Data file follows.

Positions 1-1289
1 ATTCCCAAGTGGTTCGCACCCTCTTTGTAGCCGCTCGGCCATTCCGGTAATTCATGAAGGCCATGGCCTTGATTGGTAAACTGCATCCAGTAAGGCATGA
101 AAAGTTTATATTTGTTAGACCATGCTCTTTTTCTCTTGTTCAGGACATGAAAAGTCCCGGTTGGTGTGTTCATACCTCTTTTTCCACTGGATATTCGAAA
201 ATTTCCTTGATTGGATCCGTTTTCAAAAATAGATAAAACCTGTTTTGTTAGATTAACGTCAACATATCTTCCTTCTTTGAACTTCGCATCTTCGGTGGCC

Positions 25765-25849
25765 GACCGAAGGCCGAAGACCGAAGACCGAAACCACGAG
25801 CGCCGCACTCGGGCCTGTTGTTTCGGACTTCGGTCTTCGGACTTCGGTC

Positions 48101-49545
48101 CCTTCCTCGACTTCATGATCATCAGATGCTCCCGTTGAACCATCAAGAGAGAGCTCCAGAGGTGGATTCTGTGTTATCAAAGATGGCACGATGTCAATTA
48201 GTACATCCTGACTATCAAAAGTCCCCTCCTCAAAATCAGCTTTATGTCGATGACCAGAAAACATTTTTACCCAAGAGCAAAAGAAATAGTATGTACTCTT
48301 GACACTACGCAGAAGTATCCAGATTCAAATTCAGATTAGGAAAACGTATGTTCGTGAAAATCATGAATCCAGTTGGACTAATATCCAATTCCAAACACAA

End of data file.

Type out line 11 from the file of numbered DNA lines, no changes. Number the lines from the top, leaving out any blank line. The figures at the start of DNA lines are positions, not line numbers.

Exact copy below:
48301 GACACTACGCAGAAGTATCCAGATTCAAATTCAGATTAGGAAAACGTATGTTCGTGAAAATCATGAATCCAGTTGGACTAATATCCAATTCCAAACACAA